…he sum of its parts. That means that no individual has the whole answer before they enter the room. As such, you need to steer conversations so that they build on each others ideas, rather than try and dominate them. A great way to start this, is to encourage people to ask ‘Yes, and’ rather than ‘Yes, but’. It’s a…
…. This means you’re going to have different ways that people feel most comfortable contributing. As such, to make the most of everyone’s perspective you have to mix up how you run a session. The most obvious way of doing this, is to switch between exercises that ask for individual reflection and group discussion.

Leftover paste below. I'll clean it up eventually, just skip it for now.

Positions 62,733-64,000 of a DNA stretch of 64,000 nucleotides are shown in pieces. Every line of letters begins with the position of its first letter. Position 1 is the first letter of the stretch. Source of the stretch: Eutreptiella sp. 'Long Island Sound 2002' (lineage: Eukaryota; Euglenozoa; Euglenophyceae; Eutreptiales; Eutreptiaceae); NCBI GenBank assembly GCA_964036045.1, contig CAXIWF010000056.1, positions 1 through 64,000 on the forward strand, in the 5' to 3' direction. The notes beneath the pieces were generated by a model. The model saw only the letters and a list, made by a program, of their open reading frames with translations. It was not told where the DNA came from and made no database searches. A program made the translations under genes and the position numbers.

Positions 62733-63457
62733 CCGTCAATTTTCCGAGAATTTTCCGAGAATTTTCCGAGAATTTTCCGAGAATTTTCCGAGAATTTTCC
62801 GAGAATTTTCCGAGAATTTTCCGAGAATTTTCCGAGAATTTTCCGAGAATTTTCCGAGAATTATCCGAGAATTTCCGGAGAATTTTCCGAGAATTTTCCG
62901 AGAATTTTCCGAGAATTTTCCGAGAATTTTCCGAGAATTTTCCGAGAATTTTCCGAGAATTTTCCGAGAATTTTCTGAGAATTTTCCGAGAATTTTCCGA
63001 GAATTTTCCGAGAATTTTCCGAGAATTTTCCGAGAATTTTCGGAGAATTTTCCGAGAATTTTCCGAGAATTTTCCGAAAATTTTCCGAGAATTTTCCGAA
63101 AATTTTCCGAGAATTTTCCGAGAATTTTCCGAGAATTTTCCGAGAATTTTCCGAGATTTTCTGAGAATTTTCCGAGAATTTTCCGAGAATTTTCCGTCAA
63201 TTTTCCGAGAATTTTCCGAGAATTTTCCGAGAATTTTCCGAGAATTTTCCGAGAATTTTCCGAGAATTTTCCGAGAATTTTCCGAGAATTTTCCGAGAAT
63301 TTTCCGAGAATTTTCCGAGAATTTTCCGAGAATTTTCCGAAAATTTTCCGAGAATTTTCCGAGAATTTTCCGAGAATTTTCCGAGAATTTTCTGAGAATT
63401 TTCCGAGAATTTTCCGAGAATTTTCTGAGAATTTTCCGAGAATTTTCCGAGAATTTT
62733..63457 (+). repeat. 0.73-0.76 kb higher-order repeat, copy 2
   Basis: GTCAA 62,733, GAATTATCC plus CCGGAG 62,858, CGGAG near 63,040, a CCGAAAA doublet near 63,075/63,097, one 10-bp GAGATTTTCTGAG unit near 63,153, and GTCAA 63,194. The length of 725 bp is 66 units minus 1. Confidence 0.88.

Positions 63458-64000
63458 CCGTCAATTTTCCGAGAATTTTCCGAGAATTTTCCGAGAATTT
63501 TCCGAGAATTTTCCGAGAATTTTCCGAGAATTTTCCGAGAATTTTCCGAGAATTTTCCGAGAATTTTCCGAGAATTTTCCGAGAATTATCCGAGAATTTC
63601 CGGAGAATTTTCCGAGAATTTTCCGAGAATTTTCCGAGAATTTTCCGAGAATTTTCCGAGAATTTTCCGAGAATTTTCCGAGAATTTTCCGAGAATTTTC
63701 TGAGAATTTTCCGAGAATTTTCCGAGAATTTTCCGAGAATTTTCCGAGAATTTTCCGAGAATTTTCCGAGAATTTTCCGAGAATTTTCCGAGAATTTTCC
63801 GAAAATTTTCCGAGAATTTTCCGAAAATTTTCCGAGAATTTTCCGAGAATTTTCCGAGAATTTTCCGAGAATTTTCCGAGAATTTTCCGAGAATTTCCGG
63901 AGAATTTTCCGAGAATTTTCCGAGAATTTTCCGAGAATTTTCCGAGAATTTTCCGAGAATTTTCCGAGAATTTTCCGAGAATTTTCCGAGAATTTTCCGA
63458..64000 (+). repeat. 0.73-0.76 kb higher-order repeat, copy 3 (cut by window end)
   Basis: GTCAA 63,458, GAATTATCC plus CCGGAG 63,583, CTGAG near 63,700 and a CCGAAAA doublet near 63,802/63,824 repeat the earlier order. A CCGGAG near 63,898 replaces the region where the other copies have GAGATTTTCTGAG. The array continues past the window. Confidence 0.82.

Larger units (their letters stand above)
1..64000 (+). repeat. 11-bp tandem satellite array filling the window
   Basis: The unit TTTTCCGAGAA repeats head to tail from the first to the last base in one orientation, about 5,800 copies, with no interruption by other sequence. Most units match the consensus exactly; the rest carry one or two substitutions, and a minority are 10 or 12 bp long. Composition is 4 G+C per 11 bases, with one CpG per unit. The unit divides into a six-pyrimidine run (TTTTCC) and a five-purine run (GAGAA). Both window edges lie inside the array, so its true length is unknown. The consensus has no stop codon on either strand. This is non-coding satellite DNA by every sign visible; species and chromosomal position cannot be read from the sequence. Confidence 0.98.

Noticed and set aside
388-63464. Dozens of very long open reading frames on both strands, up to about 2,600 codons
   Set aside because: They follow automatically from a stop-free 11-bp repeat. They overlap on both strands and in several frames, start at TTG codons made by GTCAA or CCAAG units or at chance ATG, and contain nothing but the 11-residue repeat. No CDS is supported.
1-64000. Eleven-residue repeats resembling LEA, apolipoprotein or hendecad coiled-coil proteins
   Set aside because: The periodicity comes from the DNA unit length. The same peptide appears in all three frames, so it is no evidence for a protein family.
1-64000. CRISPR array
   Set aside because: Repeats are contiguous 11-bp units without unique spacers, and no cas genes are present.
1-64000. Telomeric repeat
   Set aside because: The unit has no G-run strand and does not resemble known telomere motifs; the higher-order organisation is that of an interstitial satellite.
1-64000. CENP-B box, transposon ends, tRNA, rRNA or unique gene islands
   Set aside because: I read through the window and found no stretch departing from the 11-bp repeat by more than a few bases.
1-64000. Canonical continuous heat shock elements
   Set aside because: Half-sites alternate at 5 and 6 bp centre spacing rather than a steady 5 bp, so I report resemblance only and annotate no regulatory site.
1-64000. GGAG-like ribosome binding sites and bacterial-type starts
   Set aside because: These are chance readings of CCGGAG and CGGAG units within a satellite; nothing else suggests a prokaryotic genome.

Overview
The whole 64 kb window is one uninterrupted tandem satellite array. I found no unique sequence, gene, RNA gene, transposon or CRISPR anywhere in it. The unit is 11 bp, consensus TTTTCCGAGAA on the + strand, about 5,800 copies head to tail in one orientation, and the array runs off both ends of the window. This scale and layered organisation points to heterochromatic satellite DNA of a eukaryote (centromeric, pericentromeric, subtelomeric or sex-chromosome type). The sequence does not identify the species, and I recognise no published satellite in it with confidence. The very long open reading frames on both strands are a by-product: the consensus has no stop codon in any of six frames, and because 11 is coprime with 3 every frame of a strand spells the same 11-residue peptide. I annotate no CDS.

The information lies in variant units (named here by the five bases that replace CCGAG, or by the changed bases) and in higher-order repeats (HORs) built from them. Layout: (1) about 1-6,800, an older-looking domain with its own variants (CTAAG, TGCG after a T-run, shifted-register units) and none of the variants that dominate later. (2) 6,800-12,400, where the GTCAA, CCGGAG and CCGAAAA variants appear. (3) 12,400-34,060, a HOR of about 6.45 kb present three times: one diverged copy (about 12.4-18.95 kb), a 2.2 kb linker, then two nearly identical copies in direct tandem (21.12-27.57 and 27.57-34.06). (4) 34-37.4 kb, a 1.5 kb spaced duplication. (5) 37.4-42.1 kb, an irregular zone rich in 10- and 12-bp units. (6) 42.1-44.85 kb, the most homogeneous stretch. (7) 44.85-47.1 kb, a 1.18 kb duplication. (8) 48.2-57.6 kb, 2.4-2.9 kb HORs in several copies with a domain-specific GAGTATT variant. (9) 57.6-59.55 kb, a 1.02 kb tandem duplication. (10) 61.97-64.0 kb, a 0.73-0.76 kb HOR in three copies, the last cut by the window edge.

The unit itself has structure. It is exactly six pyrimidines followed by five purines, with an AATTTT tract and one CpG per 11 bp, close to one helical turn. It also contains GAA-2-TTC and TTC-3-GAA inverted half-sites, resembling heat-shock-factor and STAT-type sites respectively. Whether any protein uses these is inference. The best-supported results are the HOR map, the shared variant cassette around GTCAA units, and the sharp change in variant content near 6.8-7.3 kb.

Kondo suggests a few simple questions, which you can use, moving from a rational to a more emotional approach, depending on the item and the complexity of the relationship you have with it: What is the purpose of this object? Has it fulfilled its purpose already? Why did I get this thing? When did I get it? How did it land in my house?
…rratives, but when hearing a compelling, tragic or heart-warming story, I automatically ask myself: how generalisable may this be? Is this the exception or the rule? Are there other stories that I am not hearing, that would suggest a different conclusion?